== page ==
Policy 4.0 CEO explains India’s Central Bank Digital Currency (CBDC) and how it’s different from crypto
Central Bank Digital Currency (CBDC) is a concept being explored by China, Sweden, countries in the EU, and various other large economies for the last few years.
A CBDC is the virtual form of a government’s fiat currency, and is issued and regulated by local authorities. It is run on a digital ledger system, which may or may not be blockchain-based.
In India, the Reserve Bank of India (RBI) has been toying with the concept and is looking for a phased implementation for CBDCs in the next year.
“Money is evolving, and we are now seeing the concept of digital money emerging from the crypto revolution. There is now a fiat version of digital currency, which are sovereign issued and act as legal tender. This is known as CBDC,” says Tanvi Ratna, Founder and CEO, Policy 4.0, a digital currency think tank, in an interaction with BlockchainStory.
In fact, crypto has long aspired to act as digital currency, but it is increasingly seen as assets for investment or tokens for performing transactions on blockchains.
CBDCs, in contrast, are meant to be used as digital currency. For instance, the digital currency equivalent of INR can be used as legal tender to make payments, and transactions will be recorded on a digital ledger.
Current Indian scenario
Although China has been pioneering CBDC research and India is yet to gain momentum in this space, the local payment infrastructure is robust, highly-developed, and poses a big advantage in India’s future CBDC plans.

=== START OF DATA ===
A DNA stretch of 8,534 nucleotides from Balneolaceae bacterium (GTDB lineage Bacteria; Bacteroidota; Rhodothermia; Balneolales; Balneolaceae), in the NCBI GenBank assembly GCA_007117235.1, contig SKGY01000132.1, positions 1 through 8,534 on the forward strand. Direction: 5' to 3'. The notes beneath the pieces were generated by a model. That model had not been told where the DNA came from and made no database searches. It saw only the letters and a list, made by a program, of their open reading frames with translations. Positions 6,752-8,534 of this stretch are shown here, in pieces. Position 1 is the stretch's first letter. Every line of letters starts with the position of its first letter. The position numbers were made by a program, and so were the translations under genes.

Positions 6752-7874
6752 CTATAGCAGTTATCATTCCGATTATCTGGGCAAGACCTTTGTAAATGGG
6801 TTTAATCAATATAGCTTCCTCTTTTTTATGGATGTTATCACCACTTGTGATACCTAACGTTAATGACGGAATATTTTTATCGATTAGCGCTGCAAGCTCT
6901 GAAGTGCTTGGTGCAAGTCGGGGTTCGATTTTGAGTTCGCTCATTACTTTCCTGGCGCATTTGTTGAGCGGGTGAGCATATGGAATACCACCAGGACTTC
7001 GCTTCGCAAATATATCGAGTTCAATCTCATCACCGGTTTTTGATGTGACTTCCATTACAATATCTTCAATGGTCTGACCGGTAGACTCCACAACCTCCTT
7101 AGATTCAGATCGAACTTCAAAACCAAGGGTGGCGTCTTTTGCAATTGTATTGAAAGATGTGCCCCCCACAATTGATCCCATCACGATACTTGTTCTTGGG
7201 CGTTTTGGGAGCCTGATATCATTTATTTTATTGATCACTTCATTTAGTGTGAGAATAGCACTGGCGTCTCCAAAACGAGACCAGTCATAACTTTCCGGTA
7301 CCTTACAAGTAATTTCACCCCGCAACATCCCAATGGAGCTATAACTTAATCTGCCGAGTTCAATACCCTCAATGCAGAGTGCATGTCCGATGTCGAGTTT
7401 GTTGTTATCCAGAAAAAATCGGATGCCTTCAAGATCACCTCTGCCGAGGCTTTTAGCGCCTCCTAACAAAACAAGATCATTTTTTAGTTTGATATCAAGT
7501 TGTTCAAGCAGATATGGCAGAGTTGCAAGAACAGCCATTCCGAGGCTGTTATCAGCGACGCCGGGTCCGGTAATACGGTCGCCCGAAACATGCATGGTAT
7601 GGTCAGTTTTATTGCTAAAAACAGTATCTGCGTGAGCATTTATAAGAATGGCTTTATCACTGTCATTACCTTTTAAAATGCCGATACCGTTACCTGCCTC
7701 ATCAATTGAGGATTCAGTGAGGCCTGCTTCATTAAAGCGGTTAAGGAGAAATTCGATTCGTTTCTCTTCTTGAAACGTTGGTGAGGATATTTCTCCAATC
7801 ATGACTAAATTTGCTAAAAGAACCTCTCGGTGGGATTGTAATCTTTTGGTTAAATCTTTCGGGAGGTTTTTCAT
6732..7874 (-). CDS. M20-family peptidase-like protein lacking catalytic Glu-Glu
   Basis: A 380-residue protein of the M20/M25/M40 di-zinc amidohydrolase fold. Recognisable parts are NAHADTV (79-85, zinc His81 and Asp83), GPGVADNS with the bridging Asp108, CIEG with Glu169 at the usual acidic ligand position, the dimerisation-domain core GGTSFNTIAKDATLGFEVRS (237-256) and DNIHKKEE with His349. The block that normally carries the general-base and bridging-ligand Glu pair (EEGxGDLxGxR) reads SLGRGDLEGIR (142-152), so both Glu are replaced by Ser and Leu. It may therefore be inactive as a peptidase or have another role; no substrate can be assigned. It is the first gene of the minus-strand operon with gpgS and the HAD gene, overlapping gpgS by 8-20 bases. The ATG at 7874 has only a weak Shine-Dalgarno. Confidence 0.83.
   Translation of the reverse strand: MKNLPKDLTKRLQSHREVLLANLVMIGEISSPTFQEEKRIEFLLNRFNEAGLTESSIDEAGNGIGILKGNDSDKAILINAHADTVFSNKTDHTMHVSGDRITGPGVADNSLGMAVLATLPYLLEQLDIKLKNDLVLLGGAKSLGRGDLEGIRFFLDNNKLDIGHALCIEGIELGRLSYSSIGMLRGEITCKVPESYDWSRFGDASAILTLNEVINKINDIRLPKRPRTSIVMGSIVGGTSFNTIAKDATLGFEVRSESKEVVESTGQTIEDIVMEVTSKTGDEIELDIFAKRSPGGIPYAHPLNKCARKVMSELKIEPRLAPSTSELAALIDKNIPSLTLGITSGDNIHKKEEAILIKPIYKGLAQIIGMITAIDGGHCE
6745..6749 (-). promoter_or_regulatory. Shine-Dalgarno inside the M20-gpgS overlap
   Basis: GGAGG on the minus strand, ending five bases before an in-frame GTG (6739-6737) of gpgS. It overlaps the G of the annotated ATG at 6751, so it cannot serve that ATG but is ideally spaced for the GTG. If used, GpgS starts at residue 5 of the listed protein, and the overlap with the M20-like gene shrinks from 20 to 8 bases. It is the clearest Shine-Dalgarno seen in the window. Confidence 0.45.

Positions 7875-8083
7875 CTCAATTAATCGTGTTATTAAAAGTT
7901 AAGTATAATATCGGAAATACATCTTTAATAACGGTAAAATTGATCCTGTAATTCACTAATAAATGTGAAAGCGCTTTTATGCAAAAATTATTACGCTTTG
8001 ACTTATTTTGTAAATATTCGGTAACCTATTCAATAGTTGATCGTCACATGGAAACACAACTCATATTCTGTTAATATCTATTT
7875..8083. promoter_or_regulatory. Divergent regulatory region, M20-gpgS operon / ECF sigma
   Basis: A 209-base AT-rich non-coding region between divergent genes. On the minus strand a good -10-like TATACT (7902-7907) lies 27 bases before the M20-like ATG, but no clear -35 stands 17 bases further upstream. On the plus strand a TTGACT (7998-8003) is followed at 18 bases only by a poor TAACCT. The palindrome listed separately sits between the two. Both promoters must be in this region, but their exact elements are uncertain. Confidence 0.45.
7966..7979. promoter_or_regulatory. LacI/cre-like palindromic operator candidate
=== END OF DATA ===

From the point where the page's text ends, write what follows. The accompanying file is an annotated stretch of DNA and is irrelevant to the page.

“Since 2019, the government has been against ‘private cryptocurrency’ being used as legal tender. The Finance Ministry has been supportive of centrally-issued digital currency, but the momentum has only picked up since last year,” Tanvi says.
The government is also working on a bill that aims to define, compartmentalise, and regulate crypto tokens based on their nature and use cases. However, it is still up for debate how India’s CBDC plans will impact the way it treats and regulates crypto.
“There are perspectives in the policy circle that CBDCs will crowd out crypto or become a complete alternative to crypto. But crypto, which is inherently decentralised, has diverged away from merely acting as payment systems, and it has become a critical part of Web 3.0 infrastructure. This is something CBDCs, which are centrally-issued, can never do,” Tanvi explains.
Crypto vs CBDC
In recent months, communities of developers have built crypto tokens into key components of decentralised gaming, social media and marketplace apps.
For example, blockchain-based games like Decentraland or Axie Infinity, or NFT marketplaces likeare powered by crypto native to the blockchains on which these apps run.
An Indian CBDC, on the other hand, can be used for programmable payments between various parties, faster cross-border remittances, retail transactions, and perhaps even offline payments through secure, physical wallets.
“CBDC is not as disruptive as crypto already is. But when CBDCs come into the picture, they will be adopted much faster and have various use cases as they are backed by the full might of the state. This is fundamentally different from crypto, which has to gain traction and users organically,” Tanvi says.
The way forward
While the government experiments with CBDCs, the local blockchain and crypto industry remains hopeful for a regulatory framework conducive to innovation in distributed ledger technology.
Some Indian entrepreneurs have already flown to Singapore, Dubai, or other crypto-friendly nations to set up their businesses there, and so policymakers feel it is the need of the hour to prevent brain drain and to ensure growth through innovation in digital currencies.
“A regulatory sandbox for blockchain innovation that can be evolved into a licensed framework and helps the government manage risks is part of the solution. It is an obvious regulatory solution to give players the sandbox option and operate within the knowledge of the authorities. However, we sometimes tend to over-regulate, and this can be dangerous in a rapidly-evolving segment,” Tanvi explains.
Edited by Saheli Sen Gupta